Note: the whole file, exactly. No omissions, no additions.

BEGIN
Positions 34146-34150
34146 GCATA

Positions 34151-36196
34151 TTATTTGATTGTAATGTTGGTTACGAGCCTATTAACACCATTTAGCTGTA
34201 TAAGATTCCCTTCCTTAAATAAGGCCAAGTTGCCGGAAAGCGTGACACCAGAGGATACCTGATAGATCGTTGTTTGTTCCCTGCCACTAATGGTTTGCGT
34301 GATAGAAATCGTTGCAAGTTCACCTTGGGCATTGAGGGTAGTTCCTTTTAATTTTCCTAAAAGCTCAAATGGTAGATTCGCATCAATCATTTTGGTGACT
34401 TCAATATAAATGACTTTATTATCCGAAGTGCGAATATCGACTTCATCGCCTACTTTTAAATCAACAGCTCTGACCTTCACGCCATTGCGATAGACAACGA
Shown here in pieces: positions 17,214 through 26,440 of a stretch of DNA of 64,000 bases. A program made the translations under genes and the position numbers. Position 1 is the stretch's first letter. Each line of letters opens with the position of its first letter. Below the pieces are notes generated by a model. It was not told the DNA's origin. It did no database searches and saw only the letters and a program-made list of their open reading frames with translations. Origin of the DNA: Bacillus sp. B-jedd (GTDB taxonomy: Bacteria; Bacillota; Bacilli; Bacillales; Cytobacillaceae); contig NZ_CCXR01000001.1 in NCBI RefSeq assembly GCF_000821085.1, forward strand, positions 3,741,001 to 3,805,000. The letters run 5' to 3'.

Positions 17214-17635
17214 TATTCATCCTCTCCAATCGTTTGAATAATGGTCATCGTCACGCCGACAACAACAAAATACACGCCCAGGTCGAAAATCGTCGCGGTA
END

Positions 34146-34150
34146 GCATA

Positions 34151-36196
34151 TTATTTGATTGTAATGTTGGTTACGAGCCTATTAACACCATTTAGCTGTA
34201 TAAGATTCCCTTCCTTAAATAAGGCCAAGTTGCCGGAAAGCGTGACACCAGAGGATACCTGATAGATCGTTGTTTGTTCCCTGCCACTAATGGTTTGCGT
34301 GATAGAAATCGTTGCAAGTTCACCTTGGGCATTGAGGGTAGTTCCTTTTAATTTTCCTAAAAGCTCAAATGGTAGATTCGCATCAATCATTTTGGTGACT
34401 TCAATATAAATGACTTTATTATCCGAAGTGCGAATATCGACTTCATCGCCTACTTTTAAATCAACAGCTCTGACCTTCACGCCATTGCGATAGACAACGA
Shown here in pieces: positions 17,214 through 26,440 of a stretch of DNA of 64,000 bases. A program made the translations under genes and the position numbers. Position 1 is the stretch's first letter. Each line of letters opens with the position of its first letter. Below the pieces are notes generated by a model. It was not told the DNA's origin. It did no database searches and saw only the letters and a program-made list of their open reading frames with translations. Origin of the DNA: Bacillus sp. B-jedd (GTDB taxonomy: Bacteria; Bacillota; Bacilli; Bacillales; Cytobacillaceae); contig NZ_CCXR01000001.1 in NCBI RefSeq assembly GCF_000821085.1, forward strand, positions 3,741,001 to 3,805,000. The letters run 5' to 3'.

Positions 17214-17635
17214 TATTCATCCTCTCCAATCGTTTGAATAATGGTCATCGTCACGCCGACAACAACAAAATACACGCCCAGGTCGAAAATCGTCGCGGTA